Beethoven: Piano Concerto No. 1 in C Major, Op. 15 Krystian Zimerman
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- Ludwig van Beethoven (1770 - 1827): Piano Concerto No. 1 in C Major, Op. 15:
- 1Beethoven: Piano Concerto No. 1 in C Major, Op. 15 I. Allegro con brio13:43
- 2Beethoven: Piano Concerto No. 1 in C Major, Op. 15 II. Largo11:19
- 3Beethoven: Piano Concerto No. 1 in C Major, Op. 15 III. Rondo. Allegro08:53
Info for Beethoven: Piano Concerto No. 1 in C Major, Op. 15
Krystian Zimerman, Sir Simon Rattle, and Ludwig van Beethoven: three exceptional musicians and five great piano concertos are brought together for a landmark recording. Over 30 years ago, in 1989, Krystian Zimerman and Leonard Bernstein recorded Beethoven’s Piano Concertos Nos. 3, 4 and 5. They were united in their total dedication to music – in mind, heart and soul – resulting in an exceptional recording. Sadly, Bernstein died before the cycle was recorded in completion. Zimerman went on to conduct the remaining Concertos Nos. 1 and 2 from the keyboard in 1991.
“The impression Bernstein’s approach to music made on me was very clear,” Zimerman says. “He gave me the courage and confidence to be daring with my interpretations, trying out musical ideas that were completely new. […] I have found almost the same approach, however, in one other conductor: Simon Rattle. It’s as if he becomes the music himself – and Bernstein was exactly the same. I never thought of Bernstein ‘conducting’ a piece: you thought it’s his piece, he’s composing the moment he’s on stage with it. There’s a similarity with Simon: what happens in the concert is not necessarily the same as what happened in the rehearsal. We’ll set up a frame of functioning, but he knows that I at any moment can snap and I know that he at any moment can follow it, and vice versa. When I make a joke, he does not let me get away with this – I will get it back in the next two minutes!”
The unique rapport between Krystian Zimerman and Sir Simon Rattle is based upon years of shared ideals and mutual respect. Gramophone described their partnership as ‘a thing of wonder’, praising their ‘thrilling sense of purpose’.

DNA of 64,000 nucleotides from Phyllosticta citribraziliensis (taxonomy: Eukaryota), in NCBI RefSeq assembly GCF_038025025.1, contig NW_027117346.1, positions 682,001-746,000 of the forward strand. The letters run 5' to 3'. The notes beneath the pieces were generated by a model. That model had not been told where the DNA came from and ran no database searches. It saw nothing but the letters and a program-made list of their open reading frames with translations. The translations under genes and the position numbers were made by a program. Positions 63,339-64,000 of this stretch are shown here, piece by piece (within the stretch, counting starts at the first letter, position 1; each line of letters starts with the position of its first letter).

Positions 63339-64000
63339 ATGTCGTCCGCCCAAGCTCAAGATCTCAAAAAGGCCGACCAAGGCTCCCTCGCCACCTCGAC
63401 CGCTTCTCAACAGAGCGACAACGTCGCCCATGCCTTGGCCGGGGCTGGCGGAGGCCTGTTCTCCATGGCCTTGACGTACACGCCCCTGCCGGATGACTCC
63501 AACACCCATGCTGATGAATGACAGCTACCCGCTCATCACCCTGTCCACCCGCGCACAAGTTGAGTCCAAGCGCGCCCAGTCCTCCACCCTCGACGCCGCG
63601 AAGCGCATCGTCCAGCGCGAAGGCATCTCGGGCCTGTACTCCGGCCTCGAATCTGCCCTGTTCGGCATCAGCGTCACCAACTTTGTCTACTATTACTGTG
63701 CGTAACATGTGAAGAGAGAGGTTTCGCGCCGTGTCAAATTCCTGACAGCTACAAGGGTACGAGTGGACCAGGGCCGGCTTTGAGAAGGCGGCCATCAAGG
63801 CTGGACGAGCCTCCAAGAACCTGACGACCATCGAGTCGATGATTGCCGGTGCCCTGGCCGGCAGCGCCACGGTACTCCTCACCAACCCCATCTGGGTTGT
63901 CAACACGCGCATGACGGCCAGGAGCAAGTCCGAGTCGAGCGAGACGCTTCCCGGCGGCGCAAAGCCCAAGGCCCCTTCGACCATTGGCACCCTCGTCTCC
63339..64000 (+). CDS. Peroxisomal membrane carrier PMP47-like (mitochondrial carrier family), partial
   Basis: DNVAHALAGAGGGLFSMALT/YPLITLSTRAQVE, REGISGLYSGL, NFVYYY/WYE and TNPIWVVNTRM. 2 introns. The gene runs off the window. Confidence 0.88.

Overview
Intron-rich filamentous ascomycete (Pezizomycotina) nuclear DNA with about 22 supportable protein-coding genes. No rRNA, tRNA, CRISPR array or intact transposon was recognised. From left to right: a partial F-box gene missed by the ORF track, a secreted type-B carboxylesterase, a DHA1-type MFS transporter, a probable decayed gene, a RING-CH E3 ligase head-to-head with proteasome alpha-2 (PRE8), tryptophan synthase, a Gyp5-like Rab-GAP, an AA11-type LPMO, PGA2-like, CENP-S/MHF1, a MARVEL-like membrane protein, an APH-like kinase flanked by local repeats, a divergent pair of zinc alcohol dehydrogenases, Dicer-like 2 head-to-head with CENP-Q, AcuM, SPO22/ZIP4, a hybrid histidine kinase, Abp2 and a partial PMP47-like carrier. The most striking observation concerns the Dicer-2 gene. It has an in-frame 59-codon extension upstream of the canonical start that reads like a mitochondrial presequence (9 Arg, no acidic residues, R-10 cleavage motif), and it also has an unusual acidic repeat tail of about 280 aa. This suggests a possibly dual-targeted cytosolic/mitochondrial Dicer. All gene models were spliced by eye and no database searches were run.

Now, 30 years after his first recordings, Zimerman returns to Beethoven’s Piano Concertos. He offers an exceptional new interpretation recorded with Sir Simon Rattle and the London Symphony Orchestra. This release is among the biggest highlights to conclude the Beethoven anniversary celebrations.
Krystian Zimerman, piano
London Symphony Orchestra
Sir Simon Rattle, conductor
Krystian Zimerman rose to fame at an early age when he was the youngest pianist to be awarded First Prize in the Chopin Competition at the age of 18. He has since embarked on a world-class career working with the world’s most prestigious orchestras and giving recitals in the top international concert halls.
Born into a family with a music-making tradition, musicians would meet almost daily in Zimerman’s home to play chamber music, and these performances afforded him an intimate, natural, everyday contact with live music. He undertook his first steps in music under his father’s supervision and then, at the age of seven, started working systematically with Andrzej Jasinski, then a senior lecturer at the conservatoire in Katowice.
He has collaborated with many pre-eminent musicians: chamber partners such as Gidon Kremer, Kyung-Wha Chung and Yehudi Menuhin, and conductors such as Leonard Bernstein, Herbert von Karajan, Seiji Ozawa, Riccardo Muti, Lorin Maazel, André Previn, Pierre Boulez, Zubin Mehta, Bernard Haitink, Stanisław Skrowaczewski and Sir Simon Rattle. In 2010 Zimerman performed the Chopin Birthday recital on the anniversary of the composer’s birth in the International Piano Series in London as part of the Chopin 200 celebrations. Since 2013 marks the 100th anniversary of the birth of Lutoslawski, Zimerman will be performing the Piano Concerto, which the composer wrote for him, in a number of cities worldwide including at the Royal Festival Hall, London with the Philharmonia Orchestra and Esa-Pekka Salonen.
Since making the decision to transport his own piano for every performance, he has alerted audiences to the complexities and capabilities of the instrument. The confidence which is afforded by always performing on his own, thoroughly-familiar instrument, combined with his own piano- building expertise (acquired in Katowice and developed through close co-operation with Steinway’s in Hamburg) allows him to reduce to an absolute minimum anything which might distract him from purely musical issues.
Zimerman lives with his wife and family in Switzerland where he has spent the greater part of his life, dividing his time between family, concert life, chamber music and, over the last few years, a teaching position at the Music Academy in Basel. He limits himself to 50 concerts per season and pursues a comprehensive approach to the musical profession, organising his own management, studying hall acoustics, the latest sound technology and instrument construction. He has also applied himself to the study of psychology and computer science.
He has developed a similar approach to recording, a process which he controls at each and every stage. During his long collaboration with Deutsche Grammophon his recordings have earned him many of the most prestigious awards. In 1999 he recorded the Chopin Concertos with an orchestra specially formed for this project, the Polish Festival Orchestra, with whom he then toured throughout Europe and America, performing these two works to commemorate the 150th anniversary of Chopin’s death. His most recent recording is a disc of chamber music to celebrate the 100th anniversary of Polish composer Grazyna Bacewicz whose music he has championed. (Source: Harrison Parrott)
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